“So the first time I actually was aware of it was probably like middle school when I started getting back into it. I had a little bit of experience, but I was not good. I still couldn’t do much on the board, and none of my friends could either. We were all getting into it together, so there wasn’t any judgment between any of us because we were all trying to push each other to be better. But then we would be skating around town with a big group and come across a group of older skaters, ones that were a lot better. Even though we were really trying to give it our best, to them it seemed like we were just doing it to be cool. Over the years that feeling was just terrible, so that’s why now I prefer skating alone just because I just don’t like putting myself in that kind of situation. But it’s something that I like. I just don’t know why I should feel like I’m judged for that. It shouldn’t matter how good I am, just that I enjoy it.”

5. Have you had a personal experience with this?

“Well for me, I push mongo which is not the way you’re supposed to push on a skateboard. So there’s stances and the way you do a trick–you can be regular or goofy–then there’s the way that you actually push the board. This is something that causes a lot of judgment, so if you push regular that’s normal (left foot on the board, right foot pushing). But I push the opposite, which kind of looks stupid, especially when you’re losing your balance you do this weird kind of step thing which is a little embarrassing. If you push mongo, there’s this underlying judgment from other skaters, like you’re not really considered cool or whatever. So that was something that even now I try to avoid by practicing pushing regular. It goes back to the whole anxiety thing, which again is why I prefer skating alone nowadays.”

6. Would you say that the whole gatekeeping concept (existing in both skateboarding itself and within the culture as a whole) creates a toxic atmosphere which prevents people from getting into skating?

“I kind of feel conflicted about it because from one perspective, I don’t like the gatekeeping in skateboarding and I don’t like that people judge you for the brands you wear or the skateboard you have, but also at the same time as a skateboarder, I kind of have this tendency to gatekeep myself–it’s my first response when talking about skating that it’s my thing and that other people don’t appreciate it as much as I do.”

7. Has the toxicity in the community affected you personally?

“So even from a young age I knew that I was different in terms of who I was attracted to but I definitely tried to suppress the feelings or thoughts, so when I would go skate with my brother and his friends as a young kid hearing ‘g*y” and “f****t’ being used in derogatory ways by older teens made me feel like it wasn’t okay to be who I was. Likewise, skating with peers my age in middle and high school who also used this type of language on a regular basis did not help with self-identity. I was more open to who I actually was, but despite that, it was hard to be totally accepting of myself when my friends might not even be accepting of me.”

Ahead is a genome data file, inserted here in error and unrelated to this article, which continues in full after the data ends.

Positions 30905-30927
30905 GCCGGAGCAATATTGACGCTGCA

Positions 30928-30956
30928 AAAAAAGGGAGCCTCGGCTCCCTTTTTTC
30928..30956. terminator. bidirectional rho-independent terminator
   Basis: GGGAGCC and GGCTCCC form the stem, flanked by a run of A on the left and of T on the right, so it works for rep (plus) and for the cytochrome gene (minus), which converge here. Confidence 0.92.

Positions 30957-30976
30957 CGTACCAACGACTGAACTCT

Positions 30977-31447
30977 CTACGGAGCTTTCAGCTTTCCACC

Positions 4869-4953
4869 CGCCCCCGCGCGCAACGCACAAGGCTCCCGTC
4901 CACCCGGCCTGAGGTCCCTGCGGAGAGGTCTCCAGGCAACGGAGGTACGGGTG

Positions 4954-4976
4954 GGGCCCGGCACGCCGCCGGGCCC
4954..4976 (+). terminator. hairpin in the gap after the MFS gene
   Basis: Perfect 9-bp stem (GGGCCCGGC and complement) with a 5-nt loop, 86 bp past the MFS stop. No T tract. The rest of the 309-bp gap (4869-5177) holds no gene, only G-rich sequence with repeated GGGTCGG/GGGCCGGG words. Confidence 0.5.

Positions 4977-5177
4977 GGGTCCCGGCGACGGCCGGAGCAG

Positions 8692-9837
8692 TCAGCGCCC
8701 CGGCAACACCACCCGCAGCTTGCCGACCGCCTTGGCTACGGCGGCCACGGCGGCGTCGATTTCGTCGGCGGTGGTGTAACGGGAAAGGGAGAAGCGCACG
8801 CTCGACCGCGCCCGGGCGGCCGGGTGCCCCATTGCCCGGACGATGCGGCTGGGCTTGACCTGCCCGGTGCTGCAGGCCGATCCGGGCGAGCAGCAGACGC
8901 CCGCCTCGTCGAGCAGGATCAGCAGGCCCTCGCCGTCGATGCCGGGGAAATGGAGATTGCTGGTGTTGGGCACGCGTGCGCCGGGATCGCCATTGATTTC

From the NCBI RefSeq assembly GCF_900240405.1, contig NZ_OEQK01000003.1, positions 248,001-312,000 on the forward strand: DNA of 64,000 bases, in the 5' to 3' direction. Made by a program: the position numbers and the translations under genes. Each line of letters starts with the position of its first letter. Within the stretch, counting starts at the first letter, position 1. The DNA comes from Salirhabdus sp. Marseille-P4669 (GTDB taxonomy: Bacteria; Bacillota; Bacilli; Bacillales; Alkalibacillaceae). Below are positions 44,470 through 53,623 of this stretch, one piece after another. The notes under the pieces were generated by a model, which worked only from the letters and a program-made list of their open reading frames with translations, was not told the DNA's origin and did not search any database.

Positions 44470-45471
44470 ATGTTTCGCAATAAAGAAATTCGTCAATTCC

I’m going to be honest — prior to interviewing my good friend Aidan, I hadn’t even factored the LGBTQ+ community into the equation. I went in expecting just to discuss the common exclusionary, juvenile behavior of teens and left with a new perspective into how these harsh words and practices ostracize an entire group of individuals just looking for an escape themselves.

The use of negative language about LGBTQ+ individuals is especially harsh for teenagers to hear as they are in the midst of exploring their individuality, sexuality, and sense of self. This can be extremely confusing and frustrating for them, as the language denotes a lack of openness and acceptance in the community preventing them from feeling as if they can be themselves amongst people who share the same passion–skating. It frustrates me to know this. But Aidan recognizes that is just a factor of the culture–the harshness is just a phase every skater must endure before fully feeling apart of the community, almost like being hazed before being initiated into a fraternity. But if you skate, be mindful of what you say and recognize when others are spewing derogatory terms into the wind. It may just be “apart of the culture” and just another form of “locker room talk”, but words are powerful; let’s make the skating community more inclusive so that more individuals can appreciate the satisfaction of finally landing that first ollie.

Written by: Olivia Flores
Photo by: Isaac Lopez